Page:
UCL IXN and GOSH DRIVE: digital innovation to help children in hospital
The UCL Industry Exchange Network (UCL IXN), run by UCL Computer Science, has conducted over 90 projects with Great Ormond Street Hospital (GOSH).
The famous Great Ormond Street Hospital (GOSH) is one of the world's leading children's hospitals. It is also the clinical partner of the UCL Great Ormond Street Institute of Child Health (GOS ICH) and, together, they form Europe's largest centre for paediatric health research.
UCL is the academic founder of GOSH DRIVE, the hospital's Digital Research, Informatics and Virtual Environments unit. The unit uses data and technology, including artificial intelligence, virtual reality (VR) and augmented reality (AR), to enhance healthcare. It's not only patients who benefit from GOSH DRIVE's work but also their families, hospital staff and the wider NHS.
Since 2018, GOSH DRIVE has run more than 90 pioneering projects with UCL Computer Science students. Students have produced prototype mobile phone games, apps and websites, generated AR, VR and mixed reality experiences, and worked with the robots, Sota and Jibo. The international paediatric journal Archives of Disease in Childhood from the BMJ has published 31 abstracts based on the UCL IXN research. The GOSH conference and the Child Health Technology Conference have showcased many more.
The UCL IXN and GOSH partnership has yielded a diverse range of digital tools. These include a parents' guide to paediatric intensive care units and patient passports to record information about a condition. The 'Hear Me Out' app was developed when GOSH's Audiology Team wanted to assist young people transitioning to adult hospitals.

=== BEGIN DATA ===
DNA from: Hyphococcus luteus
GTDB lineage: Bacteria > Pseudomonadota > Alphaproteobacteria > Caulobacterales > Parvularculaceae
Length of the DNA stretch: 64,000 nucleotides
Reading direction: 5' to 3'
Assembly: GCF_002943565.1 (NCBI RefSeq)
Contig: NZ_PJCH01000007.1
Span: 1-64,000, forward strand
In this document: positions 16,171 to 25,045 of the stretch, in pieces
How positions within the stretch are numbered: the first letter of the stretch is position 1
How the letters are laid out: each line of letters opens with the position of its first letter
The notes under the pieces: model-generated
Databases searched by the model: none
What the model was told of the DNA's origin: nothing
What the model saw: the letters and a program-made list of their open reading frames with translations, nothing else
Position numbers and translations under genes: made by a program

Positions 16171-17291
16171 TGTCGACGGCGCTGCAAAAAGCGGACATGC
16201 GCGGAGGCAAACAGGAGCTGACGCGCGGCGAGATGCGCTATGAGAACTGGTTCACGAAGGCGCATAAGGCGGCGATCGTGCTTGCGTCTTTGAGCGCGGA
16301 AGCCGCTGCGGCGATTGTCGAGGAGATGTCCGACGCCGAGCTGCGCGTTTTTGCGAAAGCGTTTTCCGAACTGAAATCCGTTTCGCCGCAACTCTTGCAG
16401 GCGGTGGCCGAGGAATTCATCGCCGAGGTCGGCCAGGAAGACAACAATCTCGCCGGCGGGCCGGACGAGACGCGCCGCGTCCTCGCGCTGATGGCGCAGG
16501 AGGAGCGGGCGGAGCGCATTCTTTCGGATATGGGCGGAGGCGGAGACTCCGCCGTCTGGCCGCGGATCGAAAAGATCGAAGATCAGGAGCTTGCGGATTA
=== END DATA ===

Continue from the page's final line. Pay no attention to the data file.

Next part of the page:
The HoloRepository takes MRI and CT scans and uses AR and machine learning to render 3D anatomical models. Supported by Intel UK, the Holo Repository creates holograms that are used for teaching purposes or as an explainer for patients. In addition, a collaboration with The Apperta Foundation and ToukanLabs is exploring the application for eye health. The technology could be used to detect age-related macular degeneration (AMD) and glaucoma.
The students' work experience with GOSH DRIVE advances their technical skills, and they appreciate how their code can improve lives. But GOSH gains too. Healthcare professionals learn about the capabilities of technology and the limitations posed by privacy and security. UCL IXN also allows GOSH DRIVE to develop ideas rapidly and test them directly with patients, all in a risk-free environment.
“GOSH DRIVE is delighted to collaborate with the UCL IXN programme. Healthcare technology is a rapidly growing field of interest, with the potential to have a significant impact on future medical practice. The IXN Programme, led by Dr Dean Mohamedally and Dr Graham Roberts, allows us to engage with talented and enthusiastic computer science students who are keen to develop technology that has the potential to change lives. We are looking forward to continuing to support IXN students through our DRIVE informatics programme.
Professor Neil Sebire, Chief Research Information Officer and DRIVE Managing Director
To learn more about partnering with UCL IXN, contact UCL Computer Science's Strategic Alliances Team
Find out more about Student projects on FHIR for healthcare interoperability